The Washington Nationals won their series with the Colorado Rockies, but they let a winnable game slip away on Thursday night. The inability to pummel mediocre 29-year-old lefty Yohan Flande (career 4.55 ERA, 1.48 WHIP in 535 innings in AAA!) punctuated a disappointing 3-7 trip and dropped the Nats four games behind the Mets in the NL East. With just under a month and a half remaining in the season, the Nats can no longer afford to lose these winnable games. Thankfully, the Nats return home to D.C. to face three opponents in their next nine games that should provide them with a lot of winnable games.
The Nats will begin the homestand against the 52-70 Milwaukee Brewers. Milwaukee has looked better under current skipper Craig Counsell than they did prior to firing Ron Roenicke, but they're still just 45-52 with Counsell at the helm. The Brewers enter the series with the fifth worst starters' ERA in baseball (4.50) and the tenth worst offense in baseball this season in terms of runs scored (479). They shipped off three of their top six position players by fWAR at the deadline as well (Carlos Gomez [1.6), Gerardo Parra [1.2], and Aramis Ramirez [1.0]). Milwaukee has actually been slightly better on the road (24-32) than they have at home (28-38) so far this season, but that's still just a .429 winning percentage on the road.
After Milwaukee leaves town, the Nats will face one of the league's other underachieving teams, the San Diego Padres. While the other two opponents on this homestand have been bad baseball teams in 2015, the Pads have been mediocre. They're currently 59-62, though they've outperformed their -46 run differential by four wins. As of today, the Padres boast the twelfth best starters' ERA in baseball (3.99), though their bullpen has been a bit of an issue this season (3.77, tenth worst in baseball). Despite the additions of Matt Kemp, Wil Myers (injured), Derek Norris, and Justin Upton over the offseason, their offense has been predictably pedestrian (485 runs, 19th in MLB). That actually represents a massive improvement over what we've seen from the San Diego offense in past years, in part due to how Petco Park squashes runs. The Nats won't be facing San Diego in Petco, though, where they took three out of four from San Diego earlier this season. They'll be facing them at home in Nats Park. The Padres have been stronger at home (29-29) than they have on the road (30-33) so far this season.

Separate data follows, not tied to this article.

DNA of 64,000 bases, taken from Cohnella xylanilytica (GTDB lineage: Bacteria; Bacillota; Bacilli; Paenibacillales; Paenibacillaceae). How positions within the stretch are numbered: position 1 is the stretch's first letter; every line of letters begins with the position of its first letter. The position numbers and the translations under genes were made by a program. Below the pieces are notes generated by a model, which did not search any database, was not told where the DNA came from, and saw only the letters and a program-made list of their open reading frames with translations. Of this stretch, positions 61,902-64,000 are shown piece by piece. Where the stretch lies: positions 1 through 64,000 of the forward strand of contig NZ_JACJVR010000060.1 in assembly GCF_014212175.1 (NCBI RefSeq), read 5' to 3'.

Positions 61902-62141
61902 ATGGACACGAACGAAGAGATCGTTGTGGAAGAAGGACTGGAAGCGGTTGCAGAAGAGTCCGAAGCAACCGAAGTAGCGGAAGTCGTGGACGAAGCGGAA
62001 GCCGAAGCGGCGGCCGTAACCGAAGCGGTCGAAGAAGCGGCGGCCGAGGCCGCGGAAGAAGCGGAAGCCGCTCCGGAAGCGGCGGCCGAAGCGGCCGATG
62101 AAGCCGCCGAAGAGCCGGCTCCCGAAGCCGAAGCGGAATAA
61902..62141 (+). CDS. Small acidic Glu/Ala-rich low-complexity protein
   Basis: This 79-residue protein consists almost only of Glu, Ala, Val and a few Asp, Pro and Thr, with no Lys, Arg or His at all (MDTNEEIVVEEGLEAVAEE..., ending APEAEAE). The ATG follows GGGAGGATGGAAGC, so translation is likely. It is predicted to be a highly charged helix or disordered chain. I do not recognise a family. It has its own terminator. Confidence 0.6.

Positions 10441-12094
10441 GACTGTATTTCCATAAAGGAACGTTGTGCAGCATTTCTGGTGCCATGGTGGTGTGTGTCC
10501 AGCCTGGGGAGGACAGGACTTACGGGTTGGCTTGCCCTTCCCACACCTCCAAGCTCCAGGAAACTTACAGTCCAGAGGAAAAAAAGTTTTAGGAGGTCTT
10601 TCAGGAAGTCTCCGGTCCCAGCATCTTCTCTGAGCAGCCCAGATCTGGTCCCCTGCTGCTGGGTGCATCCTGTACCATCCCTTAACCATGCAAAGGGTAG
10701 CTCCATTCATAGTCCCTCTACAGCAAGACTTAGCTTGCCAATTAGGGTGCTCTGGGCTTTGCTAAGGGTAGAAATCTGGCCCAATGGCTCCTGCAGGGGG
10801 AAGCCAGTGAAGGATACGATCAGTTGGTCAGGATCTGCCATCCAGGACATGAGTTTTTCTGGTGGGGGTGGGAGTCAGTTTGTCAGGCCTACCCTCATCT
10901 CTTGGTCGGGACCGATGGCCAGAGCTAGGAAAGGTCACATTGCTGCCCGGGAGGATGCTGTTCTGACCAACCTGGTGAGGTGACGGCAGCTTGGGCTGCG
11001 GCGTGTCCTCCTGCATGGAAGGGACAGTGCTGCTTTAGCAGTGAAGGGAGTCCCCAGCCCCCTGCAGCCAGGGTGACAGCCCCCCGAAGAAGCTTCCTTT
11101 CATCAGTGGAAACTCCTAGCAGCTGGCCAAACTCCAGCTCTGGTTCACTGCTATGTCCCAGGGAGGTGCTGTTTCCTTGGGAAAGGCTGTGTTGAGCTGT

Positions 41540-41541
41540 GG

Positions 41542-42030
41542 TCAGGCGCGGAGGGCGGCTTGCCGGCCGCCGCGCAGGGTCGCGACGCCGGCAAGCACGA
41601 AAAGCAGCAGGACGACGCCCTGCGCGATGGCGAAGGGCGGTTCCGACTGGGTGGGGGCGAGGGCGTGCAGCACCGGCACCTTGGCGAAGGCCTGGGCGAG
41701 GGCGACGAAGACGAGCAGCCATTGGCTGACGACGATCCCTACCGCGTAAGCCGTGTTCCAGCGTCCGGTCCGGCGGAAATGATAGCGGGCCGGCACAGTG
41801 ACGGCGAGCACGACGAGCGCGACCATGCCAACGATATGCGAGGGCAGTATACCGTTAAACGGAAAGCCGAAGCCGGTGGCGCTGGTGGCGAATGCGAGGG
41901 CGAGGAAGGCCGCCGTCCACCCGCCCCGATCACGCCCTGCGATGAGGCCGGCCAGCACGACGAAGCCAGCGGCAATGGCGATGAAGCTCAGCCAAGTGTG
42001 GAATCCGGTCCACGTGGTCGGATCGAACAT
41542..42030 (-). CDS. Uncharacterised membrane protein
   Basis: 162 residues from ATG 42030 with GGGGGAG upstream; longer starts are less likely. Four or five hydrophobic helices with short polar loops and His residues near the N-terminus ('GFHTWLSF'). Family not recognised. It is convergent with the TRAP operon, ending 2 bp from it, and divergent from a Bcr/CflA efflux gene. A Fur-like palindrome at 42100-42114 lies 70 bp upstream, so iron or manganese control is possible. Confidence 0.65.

The Nats will conclude the homestand with three against the Miami Marlins, who check in as the third worst team in baseball right now at 50-71. The Fish have weaknesses all over the place, particularly with star players Jose Fernandez and Giancarlo Stanton on the disabled list. Their starters' ERA ranks 20th in baseball at 4.22. Their bullpen has been middle of the road (3.54, 15th). Their offense has produced the seventh least runs in baseball (459). Among players currently on the Marlins' roster, only Justin Bour has flashed double digit home run power. The Marlins have been merely mediocre at home (29-30), but they've been terrible on the road this season. Their 21-41 (.339) road record is the second worst in the majors, just slightly better than the Phillies (19-44). Having the Fish come to town should provide the Nats with an excellent chance to gain ground.
For their part, the Nats have performed quite a bit better at home in 2015. The Nats are 31-23 at Nationals Park with a +17 run differential as opposed to 29-37 with a +2 run differential on the road. Despite having performed poorly since the All Star Break overall (12-21), the Nats have even been OK at home in the second half, going 6-7. The 6-14 road record, including sweeps at the hands of the Mets and Giants (also includes 1-3 series against the Pirates and Dodgers) has been the larger issue. The Nats current nine game homestand starts a stretch where they'll play sixteen of nineteen games at home, a stretch that will conclude with a three game set against the team they're chasing.
Now is the time to make up ground......